When I started Style and a Story one month ago, I kicked it off with a heavy confession: I used to be anorexic. I was proud of my bravery to expose this part of me, but my mother was not; my mother – my protector – thought it was too much to reveal straight off the bat to the online world. And boy did my confidence take a pummeling.
It’s not that she wants me to ignore that “bad” part of my past, and it’s not that she’s ashamed of my history with an eating disorder, she simply hopes for the best for me, and fears that revealing that “yucky” part – though she also thinks anorexia was a blessing in disguise – will damage my future, predominantly in terms of getting hired once I graduate in three months.
She was staying with me in my studio at school when the conflict broke out. We had just finished watching Desperate Housewives, which, out of tradition, we only watch together, when she proclaimed, “You know, I really don’t think it’s a good idea to tell people you were anorexic; you better be careful because it may put off employers. I think it’s very silly of you. You’re being silly.”
I went silent.
I was taken aback.
My mother, of all people, should have been encouraging honesty, right?
She should have been proud that I was opening up about an issue that I once was so shameful of.
How could she insinuate that I’m “sullied,” I thought.
I responded coldly with a deep and mumbled whatever.
I said she was being silly.
Mainly, I was upset by my mum’s semi- insulting word of warning because it made me second guess myself. And I hate second guessing myself. I already have a problem with confidence, so being told I was making a “huge mistake” was not emotionally boosting. Internally, I called her rude and, perhaps rather harshly, a bitch, but I was stung by her bluntness.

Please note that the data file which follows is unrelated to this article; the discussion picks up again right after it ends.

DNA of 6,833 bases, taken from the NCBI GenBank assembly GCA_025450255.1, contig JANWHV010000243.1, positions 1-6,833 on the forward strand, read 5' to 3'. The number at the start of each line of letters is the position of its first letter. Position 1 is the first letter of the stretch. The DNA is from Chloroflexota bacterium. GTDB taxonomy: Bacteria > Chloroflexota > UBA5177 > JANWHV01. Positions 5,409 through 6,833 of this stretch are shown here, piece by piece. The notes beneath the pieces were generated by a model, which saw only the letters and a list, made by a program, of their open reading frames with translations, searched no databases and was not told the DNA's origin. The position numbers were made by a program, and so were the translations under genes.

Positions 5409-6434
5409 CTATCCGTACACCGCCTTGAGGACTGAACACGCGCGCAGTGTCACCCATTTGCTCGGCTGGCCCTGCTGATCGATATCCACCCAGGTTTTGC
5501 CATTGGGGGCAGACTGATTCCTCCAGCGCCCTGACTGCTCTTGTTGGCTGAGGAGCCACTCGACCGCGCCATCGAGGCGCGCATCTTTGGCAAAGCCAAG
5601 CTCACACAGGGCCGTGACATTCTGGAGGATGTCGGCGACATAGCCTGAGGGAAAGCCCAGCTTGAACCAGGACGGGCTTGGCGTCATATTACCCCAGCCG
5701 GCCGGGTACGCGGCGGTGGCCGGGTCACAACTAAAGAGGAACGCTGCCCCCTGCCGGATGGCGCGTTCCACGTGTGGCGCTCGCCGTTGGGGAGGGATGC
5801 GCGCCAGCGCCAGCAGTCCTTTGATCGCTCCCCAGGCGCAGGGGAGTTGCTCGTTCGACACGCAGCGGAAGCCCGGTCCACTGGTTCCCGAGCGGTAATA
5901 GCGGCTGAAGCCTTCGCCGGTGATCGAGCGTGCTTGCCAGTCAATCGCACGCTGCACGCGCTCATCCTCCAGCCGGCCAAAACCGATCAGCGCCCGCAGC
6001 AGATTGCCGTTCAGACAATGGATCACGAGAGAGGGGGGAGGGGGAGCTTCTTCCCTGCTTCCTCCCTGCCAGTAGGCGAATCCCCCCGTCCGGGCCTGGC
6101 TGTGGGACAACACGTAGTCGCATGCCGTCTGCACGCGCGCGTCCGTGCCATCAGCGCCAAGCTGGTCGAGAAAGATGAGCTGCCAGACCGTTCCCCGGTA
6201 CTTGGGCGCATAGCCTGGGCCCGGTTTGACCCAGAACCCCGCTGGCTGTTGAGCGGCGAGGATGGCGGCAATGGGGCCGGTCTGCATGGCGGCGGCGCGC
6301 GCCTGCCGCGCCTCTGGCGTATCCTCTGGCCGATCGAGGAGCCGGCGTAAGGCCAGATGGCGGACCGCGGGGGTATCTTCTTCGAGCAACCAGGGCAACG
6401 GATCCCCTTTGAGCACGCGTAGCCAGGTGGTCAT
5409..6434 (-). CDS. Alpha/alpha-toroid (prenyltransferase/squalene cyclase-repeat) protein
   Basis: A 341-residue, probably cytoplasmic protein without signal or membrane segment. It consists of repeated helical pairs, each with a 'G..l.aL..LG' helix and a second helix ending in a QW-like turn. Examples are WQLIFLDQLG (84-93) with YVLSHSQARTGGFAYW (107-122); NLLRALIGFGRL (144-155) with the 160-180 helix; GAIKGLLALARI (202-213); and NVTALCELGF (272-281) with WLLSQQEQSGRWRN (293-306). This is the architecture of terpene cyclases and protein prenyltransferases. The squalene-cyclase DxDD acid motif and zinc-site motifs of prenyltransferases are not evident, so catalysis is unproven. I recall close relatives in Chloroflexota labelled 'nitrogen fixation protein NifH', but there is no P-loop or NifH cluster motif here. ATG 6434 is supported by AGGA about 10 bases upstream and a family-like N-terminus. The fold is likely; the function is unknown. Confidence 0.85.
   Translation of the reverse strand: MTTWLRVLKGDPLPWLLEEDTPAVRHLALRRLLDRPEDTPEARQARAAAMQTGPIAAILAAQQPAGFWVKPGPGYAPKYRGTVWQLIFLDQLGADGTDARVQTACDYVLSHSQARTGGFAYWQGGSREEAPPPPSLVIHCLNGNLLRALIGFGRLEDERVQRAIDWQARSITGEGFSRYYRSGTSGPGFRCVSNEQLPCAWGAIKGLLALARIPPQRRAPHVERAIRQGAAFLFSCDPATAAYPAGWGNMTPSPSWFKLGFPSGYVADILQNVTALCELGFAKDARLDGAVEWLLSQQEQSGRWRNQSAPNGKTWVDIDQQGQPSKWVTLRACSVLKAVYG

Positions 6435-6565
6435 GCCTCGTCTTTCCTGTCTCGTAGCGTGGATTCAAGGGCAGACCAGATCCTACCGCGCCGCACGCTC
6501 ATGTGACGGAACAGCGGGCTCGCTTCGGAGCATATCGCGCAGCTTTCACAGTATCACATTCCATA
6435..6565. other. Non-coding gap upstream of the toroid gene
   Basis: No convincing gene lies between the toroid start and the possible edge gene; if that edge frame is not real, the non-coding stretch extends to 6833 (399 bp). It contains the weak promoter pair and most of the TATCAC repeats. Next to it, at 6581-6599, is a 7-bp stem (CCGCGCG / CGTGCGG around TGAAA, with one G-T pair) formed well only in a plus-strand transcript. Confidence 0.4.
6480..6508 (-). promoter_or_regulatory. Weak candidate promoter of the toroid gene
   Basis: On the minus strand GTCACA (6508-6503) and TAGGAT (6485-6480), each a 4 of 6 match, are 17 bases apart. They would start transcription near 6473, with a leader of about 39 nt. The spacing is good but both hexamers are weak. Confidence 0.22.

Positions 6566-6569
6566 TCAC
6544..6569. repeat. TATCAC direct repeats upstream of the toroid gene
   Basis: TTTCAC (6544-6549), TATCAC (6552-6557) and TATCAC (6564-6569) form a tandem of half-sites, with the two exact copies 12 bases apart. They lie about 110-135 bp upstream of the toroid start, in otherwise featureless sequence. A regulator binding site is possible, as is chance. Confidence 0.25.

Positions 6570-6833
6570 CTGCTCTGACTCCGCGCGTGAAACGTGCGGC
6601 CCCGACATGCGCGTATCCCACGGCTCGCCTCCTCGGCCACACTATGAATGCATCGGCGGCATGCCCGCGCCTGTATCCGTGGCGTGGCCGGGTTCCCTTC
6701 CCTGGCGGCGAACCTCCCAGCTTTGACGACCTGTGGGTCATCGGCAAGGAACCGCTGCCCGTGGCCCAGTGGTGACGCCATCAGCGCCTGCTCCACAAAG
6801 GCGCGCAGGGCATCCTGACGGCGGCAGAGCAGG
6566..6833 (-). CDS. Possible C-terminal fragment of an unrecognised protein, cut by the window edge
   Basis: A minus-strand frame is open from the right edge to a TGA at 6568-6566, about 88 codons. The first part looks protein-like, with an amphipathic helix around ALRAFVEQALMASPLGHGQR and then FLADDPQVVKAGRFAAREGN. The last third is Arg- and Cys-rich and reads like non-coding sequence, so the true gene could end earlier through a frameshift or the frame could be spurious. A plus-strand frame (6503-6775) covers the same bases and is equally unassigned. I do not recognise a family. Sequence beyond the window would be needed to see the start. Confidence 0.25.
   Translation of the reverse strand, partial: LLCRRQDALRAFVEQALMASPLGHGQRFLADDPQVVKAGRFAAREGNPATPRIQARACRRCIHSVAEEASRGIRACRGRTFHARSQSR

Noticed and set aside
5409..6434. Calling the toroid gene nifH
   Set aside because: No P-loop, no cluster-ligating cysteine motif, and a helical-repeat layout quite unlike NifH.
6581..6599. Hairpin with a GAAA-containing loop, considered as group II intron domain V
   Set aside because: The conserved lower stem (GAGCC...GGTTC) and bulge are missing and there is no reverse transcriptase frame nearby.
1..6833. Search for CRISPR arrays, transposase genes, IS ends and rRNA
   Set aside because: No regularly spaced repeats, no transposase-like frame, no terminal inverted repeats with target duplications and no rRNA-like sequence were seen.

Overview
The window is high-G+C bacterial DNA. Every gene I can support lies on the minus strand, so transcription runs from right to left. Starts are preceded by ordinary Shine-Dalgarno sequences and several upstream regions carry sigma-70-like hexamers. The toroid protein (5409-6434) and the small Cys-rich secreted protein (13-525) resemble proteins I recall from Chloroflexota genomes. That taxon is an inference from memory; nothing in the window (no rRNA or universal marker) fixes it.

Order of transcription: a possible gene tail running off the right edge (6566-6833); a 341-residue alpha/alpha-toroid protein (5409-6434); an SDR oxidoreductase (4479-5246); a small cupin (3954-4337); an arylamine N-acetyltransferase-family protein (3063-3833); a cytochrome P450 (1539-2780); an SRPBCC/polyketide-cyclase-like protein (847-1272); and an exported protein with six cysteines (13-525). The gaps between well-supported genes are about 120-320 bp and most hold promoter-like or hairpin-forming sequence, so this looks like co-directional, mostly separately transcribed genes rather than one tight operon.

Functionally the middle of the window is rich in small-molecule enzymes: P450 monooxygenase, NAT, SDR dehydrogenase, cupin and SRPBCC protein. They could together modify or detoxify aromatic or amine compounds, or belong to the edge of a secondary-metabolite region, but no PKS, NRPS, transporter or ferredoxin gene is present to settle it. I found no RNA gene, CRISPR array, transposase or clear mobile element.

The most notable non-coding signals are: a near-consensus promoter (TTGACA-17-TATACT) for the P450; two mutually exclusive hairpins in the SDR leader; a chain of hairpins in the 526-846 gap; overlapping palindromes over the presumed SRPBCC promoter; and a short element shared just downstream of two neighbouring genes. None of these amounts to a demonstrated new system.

Blog posts revealing my past with an eating disorder were posted in “to be continueds” – I guarantee that years of mental illness cannot, and should not, be told in a solitary posting – and each time the writing experience was tainted with my mother’s stabbing words, you’re making a terrible mistake.
How dare she haunt me like this, I insisted. She had no right telling me how to present myself on my blog. She doesn’t even know that I “follow” bloggers who have suffered/ are suffering from eating disorders, so she is oblivious to my intent to connect with them through my truth. I itched with frustration.
I thought about my mum’s warning when I was running. When I was showering. When I was eating. It bothered me to the core.
But, with all this pondering, no matter how much of a “Debbie Downer” thinking about my “mistake” was, it made me step back and look at mothering, and, in particular, a mother’s perspective.
With this, there was change: I realized my mum was not being aggressive; she was just doing her job- looking out for me. My mum was thinking of my future – she often thinks about it more than me – and was worried that, as an aspiring editor, I’d lessen my chances of getting hired; mental illnesses pose a threat to companies. She was doing her parenting thang.
Rest assured, my mother’s perspective has not changed the way I blog- I still write about my experience as a sufferer of anorexia, but only occasionally. The only difference is that I can once again write peacefully and confidently. Being able to adopt different perspectives, my friends, is key to emotional growth and wisdom. No pain, no gain, as the saying goes.
The biggest news of all is that my mum’s fear that I was setting myself up for failure by revealing something dark that may put employers off is now moot: my career path has switched gears, and I now want to be a self-employed therapist. Take that; the stripping will go on.